Hominids lived in the region at least 400,000 years ago, according to archeological evidence. Morocco’s recorded history begins with the Phoenician colonization of the Moroccan coast between the eighth and sixth centuries BCE, even though the region had been populated by indigenous Berbers for over two thousand years prior. The city-state of Carthage extended its hegemony over the coastal regions in the 5th century BCE.
They remained there until the late 3rd century BCE, while indigenous monarchs ruled the hinterland. The territory was ruled by indigenous Berber monarchs from the 3rd century BCE until 40 CE when it was annexed by the Roman Empire. It was overrun by Vandals in the mid-fifth century AD, before being reclaimed by the Byzantine Empire in the sixth century.
The region was conquered by Muslims in the early eighth century AD, but after the Berber Revolt of 740, it seceded from the Umayyad Caliphate. The Idrisid dynasty founded the Moroccan state half a century later. Morocco dominated the Maghreb and Muslim Spain under the Almoravid and Almohad dynasties. From 1549 to 1659, the Saadi dynasty ruled Morocco, followed by the Alaouites from 1667 onwards, who have ruled Morocco ever since.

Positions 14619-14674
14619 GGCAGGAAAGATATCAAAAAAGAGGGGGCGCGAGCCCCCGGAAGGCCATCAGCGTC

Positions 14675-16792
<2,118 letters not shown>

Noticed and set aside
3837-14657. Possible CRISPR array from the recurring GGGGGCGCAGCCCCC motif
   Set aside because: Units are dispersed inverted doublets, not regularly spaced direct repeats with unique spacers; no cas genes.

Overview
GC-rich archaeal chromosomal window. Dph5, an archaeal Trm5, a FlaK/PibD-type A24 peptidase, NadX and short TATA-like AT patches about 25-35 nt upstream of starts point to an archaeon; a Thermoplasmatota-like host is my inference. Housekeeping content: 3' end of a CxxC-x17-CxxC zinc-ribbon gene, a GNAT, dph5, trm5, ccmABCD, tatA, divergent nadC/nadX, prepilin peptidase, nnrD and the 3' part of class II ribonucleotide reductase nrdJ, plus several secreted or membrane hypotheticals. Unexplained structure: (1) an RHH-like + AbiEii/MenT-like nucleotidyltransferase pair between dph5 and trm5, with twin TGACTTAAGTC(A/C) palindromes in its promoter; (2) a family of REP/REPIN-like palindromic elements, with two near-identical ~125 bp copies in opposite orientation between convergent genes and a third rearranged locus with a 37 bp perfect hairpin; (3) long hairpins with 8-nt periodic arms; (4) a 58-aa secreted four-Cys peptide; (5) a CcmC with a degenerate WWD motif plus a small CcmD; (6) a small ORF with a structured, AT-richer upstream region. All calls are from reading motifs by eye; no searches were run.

The country of Morocco: Climate
North of Western Sahara, most of Morocco, especially along the coasts, has a typical Mediterranean climate, with mild wet winters and hot dry summers. The rainy season lasts from October to April on average. Although torrential downpours can cause devastating flooding, several factors work together to reduce the country’s rainfall.
The country of Morocco is located on the southern edge of the mid-latitude frontal storm system that passes through the North Atlantic regularly. As a result, rainfall is generally low and decreases steadily from north to south.